Do Not Seek The Treasure
By Greg Quinn
December 28, 2004
One of my favorite scenes from the movie “O Brother, Where Art Thou?” is when Everett (played by George Clooney) and Delmar (played by Tim Blake Nelson) were in the movie theatre. They had thought that Pete (played by John Turturro) had been turned into a toad by the beautiful sirens, and the one-eyed Bible salesman played by John Goodman had squashed him and Pete the toad was therefore dead. The scene unfolds with Everett and Delmar watching a movie, and a gang of prisoners was in the theatre behind them. Then, back behind Everett and Delmar, from the crowd of prisoners, came the words, “Do not seek the treasure”. It was Pete. Responding with surprise, Delmar said, “We thought you was a toad.” Back and forth it went: “Do not seek the treasure”, “We thought you was a toad”, “Do not seek the treasure”, “We thought you was a toad”, “Do not seek the treasure”. It was a very funny scene. Taking a theme from this hilarious scene, “Do not seek the treasure”, it seems that this sentence deserves further examination. “Do not seek the treasure” seems to be contrary to the theme of most of our lives, yet it could not be more profound if it were spoken to all of us by God himself, instead of from Pete the ex-toad at the back of a dark theatre.
“Do not seek the treasure”. Most of us spend our lives doing just that, seeking the treasure. We go to the jobs that pay us the most money, we work more and more hours to buy more stuff, we get further and further in debt to require us to work even more, and our families and health and relationships with God and everyone else suffers while we “seek the treasure”. “Seek the treasure” is the national pastime. The Christmas holiday has become a proponent of “seek the treasure”. While there is nothing wrong with prospering, and God commands us that we should work to meet the needs of our families, putting undue emphasis on “treasure” as the end result of our life’s work puts our emphasis on the wrong things. If “seek the treasure” is your major purpose in life, then other people will be hurt in the process, and you could “seek the treasure” and miss Heaven and the opportunity to spend eternity with God.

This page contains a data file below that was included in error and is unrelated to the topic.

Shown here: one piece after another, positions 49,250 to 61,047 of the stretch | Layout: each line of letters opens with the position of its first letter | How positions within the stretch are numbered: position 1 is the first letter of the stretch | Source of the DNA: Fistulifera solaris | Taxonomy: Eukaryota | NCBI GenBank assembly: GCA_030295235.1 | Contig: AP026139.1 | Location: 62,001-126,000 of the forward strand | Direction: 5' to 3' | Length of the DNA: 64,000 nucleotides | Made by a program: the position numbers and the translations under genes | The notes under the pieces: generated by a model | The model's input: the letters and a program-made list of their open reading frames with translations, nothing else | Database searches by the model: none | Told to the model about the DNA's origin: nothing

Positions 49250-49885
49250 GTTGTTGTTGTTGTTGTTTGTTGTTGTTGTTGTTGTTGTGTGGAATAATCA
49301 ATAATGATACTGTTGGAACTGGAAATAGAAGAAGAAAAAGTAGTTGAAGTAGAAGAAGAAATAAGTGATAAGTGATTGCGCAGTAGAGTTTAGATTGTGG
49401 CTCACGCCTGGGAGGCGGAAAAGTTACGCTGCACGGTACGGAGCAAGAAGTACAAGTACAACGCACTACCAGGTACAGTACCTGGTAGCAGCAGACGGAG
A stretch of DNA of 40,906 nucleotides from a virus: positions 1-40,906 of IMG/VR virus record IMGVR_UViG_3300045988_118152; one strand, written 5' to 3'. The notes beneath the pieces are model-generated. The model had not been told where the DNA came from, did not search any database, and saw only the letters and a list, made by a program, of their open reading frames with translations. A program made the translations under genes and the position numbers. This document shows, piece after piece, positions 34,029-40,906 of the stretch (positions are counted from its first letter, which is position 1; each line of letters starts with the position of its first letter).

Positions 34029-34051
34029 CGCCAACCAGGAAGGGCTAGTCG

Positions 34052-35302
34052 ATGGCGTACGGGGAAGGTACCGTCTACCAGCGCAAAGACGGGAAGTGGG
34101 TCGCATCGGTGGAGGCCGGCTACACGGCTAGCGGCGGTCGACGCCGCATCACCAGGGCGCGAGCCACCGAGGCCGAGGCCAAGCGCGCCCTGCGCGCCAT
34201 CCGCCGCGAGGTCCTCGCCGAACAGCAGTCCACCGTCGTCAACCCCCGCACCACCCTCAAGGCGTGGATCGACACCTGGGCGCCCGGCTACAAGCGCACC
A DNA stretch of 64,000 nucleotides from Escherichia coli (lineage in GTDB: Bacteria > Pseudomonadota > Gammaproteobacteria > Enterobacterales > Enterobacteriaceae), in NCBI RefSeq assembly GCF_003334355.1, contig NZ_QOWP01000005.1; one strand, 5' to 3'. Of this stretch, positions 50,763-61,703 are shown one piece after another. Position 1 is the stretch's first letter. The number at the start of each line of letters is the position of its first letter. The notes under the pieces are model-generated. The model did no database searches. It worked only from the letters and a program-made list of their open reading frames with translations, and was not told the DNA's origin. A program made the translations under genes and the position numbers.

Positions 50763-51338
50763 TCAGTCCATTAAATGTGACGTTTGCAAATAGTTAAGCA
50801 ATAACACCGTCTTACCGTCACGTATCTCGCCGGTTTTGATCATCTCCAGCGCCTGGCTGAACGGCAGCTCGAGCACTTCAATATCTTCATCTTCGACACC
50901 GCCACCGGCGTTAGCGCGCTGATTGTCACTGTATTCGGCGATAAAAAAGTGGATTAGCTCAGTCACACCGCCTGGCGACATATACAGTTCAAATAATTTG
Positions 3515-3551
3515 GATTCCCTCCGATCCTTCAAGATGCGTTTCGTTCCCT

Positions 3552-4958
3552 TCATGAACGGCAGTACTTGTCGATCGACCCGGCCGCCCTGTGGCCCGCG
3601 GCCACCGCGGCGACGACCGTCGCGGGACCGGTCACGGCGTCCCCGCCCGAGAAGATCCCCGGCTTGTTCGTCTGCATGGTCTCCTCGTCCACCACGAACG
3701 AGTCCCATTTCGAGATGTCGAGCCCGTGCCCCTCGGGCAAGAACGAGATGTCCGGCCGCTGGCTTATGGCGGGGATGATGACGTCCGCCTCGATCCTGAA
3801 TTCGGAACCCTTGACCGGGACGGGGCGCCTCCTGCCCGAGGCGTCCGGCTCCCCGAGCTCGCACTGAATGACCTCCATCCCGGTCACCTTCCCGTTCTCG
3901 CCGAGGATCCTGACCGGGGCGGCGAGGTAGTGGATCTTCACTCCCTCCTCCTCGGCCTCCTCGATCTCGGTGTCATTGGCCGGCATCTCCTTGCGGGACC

If we listen to Pete, and “do not seek the treasure”, then what do we seek? Jesus tells us himself in the Bible. In Matthew 6:25-34, Jesus is telling us to not worry about the things of this world, and instead to focus on the things of God. As recorded in verse 33, Jesus says “But seek ye first the kingdom of God, and his righteousness; and all these things shall be added unto you.” The “things” he is referring to are the things we need, the things that we often count as “treasure”. Jesus is saying that if you seek first God and his righteousness that you will be exceedingly rich in the things that truly matter, and at the same time God will certainly take care of all your needs. In terms of “treasure”, Jesus also tells us about true treasures. In Matthew 6:19-21, Jesus says, “Lay not up for yourselves treasures upon earth, where moth and rust doth corrupt, and where thieves break through and steal: But lay up for yourselves treasures in heaven, where neither moth nor rust doth corrupt, and where thieves do not break through nor steal; For where your treasure is, there will your heart be also.”
So, if we seek the kingdom and righteousness of God, and the treasure we seek is the treasures in heaven, then what is this that we are to seek? Jesus says in John 15:12, “This is my commandment, That ye love one another, as I have loved you.” The apostle Paul, the greatest witness for God ever recorded, tells us in Ephesians 6:13-20, that our “treasure” and our “armor” are truth, righteousness, peace, faith, salvation, prayer, perseverance, and a bold witness. These things, covered with love, are the things that we seek in life, the things that will be blessed of God and that will bless other people. And, the things that will truly make us rich.
“Do not seek the treasure”. Pete was right. We are to seek God. Do this, and you will achieve a very rich life.
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